It’s all too common for companies to leave databases chock full of sensitive information exposed to the great wide internet. But when that company operates an adult livestreaming service, and that data comprises 7 terabytes of names, sexual orientations, payment logs, and email and chat transcripts—across 10.88 billion records in all—the stakes are a bit higher.
The site is CAM4, a popular adult platform that advertises “free live sex cams.” As part of a search on the Shodan engine for unsecured databases, security review site Safety Detectives found that CAM4 had misconfigured an ElasticSearch production database so that it was easy to find and view heaps of personally identifiable information, as well as corporate details like fraud and spam detection logs.
“Leaving their production server publicly exposed without any password,” says Safety Detectives researcher Anurag Sen, whose team discovered the leak, “it’s really dangerous to the users and to the company.”
First of all, very important distinction here: There’s no evidence that CAM4 was hacked, or that the database was accessed by malicious actors. That doesn’t mean it wasn’t, but this is not an Ashley Madison–style meltdown. It’s the difference between leaving the bank vault door wide open (bad) and robbers actually stealing the money (much worse).
The mistake CAM4 made is also not unique. ElasticSearch server goofs have been the cause of countless high-profile data leaks. What typically happens: They’re intended for internal use only, but someone makes a configuration error that leaves it online with no password protection. “It’s a really common experience for me to see a lot of exposed ElasticSearch instances,” says security consultant Bob Diachenko, who has a long history of finding exposed databases. “The only surprise that came out of this is the data that is exposed this time.”
And there’s the rub. The list of data that CAM4 leaked is alarmingly comprehensive. The production logs Safety Detectives found date back to March 16 of this year; in addition to the categories of information mentioned above, they also included country of origin, sign-up dates, device information, language preferences, user names, hashed passwords, and email correspondence between users and the company.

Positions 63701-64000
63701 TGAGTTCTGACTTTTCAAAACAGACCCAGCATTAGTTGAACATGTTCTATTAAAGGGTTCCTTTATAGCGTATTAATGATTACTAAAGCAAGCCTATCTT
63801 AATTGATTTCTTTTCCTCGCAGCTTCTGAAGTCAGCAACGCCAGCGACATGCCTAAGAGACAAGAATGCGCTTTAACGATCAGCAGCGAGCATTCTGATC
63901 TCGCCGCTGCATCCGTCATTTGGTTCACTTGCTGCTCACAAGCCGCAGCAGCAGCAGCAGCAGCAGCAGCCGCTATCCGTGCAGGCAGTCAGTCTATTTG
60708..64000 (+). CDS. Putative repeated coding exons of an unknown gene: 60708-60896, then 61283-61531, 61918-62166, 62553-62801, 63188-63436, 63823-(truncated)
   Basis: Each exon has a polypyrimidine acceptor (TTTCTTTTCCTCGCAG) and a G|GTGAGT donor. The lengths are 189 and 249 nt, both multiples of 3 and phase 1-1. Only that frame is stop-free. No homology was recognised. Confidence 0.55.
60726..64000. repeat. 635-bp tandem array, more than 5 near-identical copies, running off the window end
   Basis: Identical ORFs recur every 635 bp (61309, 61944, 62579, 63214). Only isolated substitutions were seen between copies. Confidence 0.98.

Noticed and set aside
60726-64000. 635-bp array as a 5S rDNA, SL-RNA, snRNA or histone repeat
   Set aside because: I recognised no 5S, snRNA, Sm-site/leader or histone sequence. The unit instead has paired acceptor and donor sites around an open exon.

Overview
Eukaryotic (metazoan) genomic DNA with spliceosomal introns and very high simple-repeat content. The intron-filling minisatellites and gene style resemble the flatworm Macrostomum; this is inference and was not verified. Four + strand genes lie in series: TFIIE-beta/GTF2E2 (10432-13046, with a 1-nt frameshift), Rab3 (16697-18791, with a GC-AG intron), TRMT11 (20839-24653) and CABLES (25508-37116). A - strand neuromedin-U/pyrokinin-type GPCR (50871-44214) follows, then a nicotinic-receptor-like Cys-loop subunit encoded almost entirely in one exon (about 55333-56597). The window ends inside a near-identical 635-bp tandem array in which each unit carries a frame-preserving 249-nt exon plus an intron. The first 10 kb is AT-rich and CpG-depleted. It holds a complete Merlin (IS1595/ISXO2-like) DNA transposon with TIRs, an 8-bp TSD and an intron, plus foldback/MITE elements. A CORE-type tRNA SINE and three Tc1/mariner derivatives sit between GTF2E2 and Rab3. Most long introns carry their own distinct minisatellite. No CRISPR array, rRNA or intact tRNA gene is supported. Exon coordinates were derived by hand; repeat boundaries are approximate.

Out of the 10.88 billion records the researchers found, 11 million contained email addresses, while another 26,392,701 had password hashes for both CAM4 users and website systems. A few hundred of the entries included full names, credit card types, and payment amounts. A message from WIRED sent to a CAM4 online portal went unanswered.
It’s hard to say exactly, but the Safety Detectives analysis suggests that roughly 6.6 million US users of CAM4 were part of the leak, along with 5.4 million in Brazil, 4.9 million in Italy, and 4.2 million in France. It’s unclear to what extent the leak impacted both performers and customers.
Again, there’s no indication that bad actors tapped into all those terabytes of data. And Sen says that CAM4’s parent company, Granity Entertainment, took the problematic server offline within a half hour of being contacted by the researchers. That doesn’t excuse the initial error, but at least the response was swift.
Moreover, despite the sensitive nature of the site and the data involved, it was actually fairly difficult to connect specific pieces of information to real names. “You really have to dig into the logs to find tokens or anything that would connect you to the real person or anything that would reveal his or her identity,” says Diachenko. “It should not have been exposed online, of course, but I would say it’s not the scariest thing that I’ve seen.”
How Bad Is It?
Which is not to say that everything’s totally fine. If anyone were to have done that digging, they could have found out enough about a person—including sexual preferences—to potentially blackmail them. On a more mundane level, CAM4 users who reuse their passwords would be at immediate risk for credential stuffing attacks, potentially exposing any accounts where they don’t use strong, unique credentials.
Or consider the inverse: If you have the email address of a CAM4 user, Sen says, there’s a decent chance you can find an associated password from a previous data breach, and break into their account.
The data in the leak could have potentially put CAM4 at risk, as well; privileged fraud and spam detection information would have given potential attackers a road map for how to get around those defenses.
Data leaks happen. They’re not as bad as breaches, but with information this sensitive, the onus is on companies to take every precaution to protect it—not the bare minimum.
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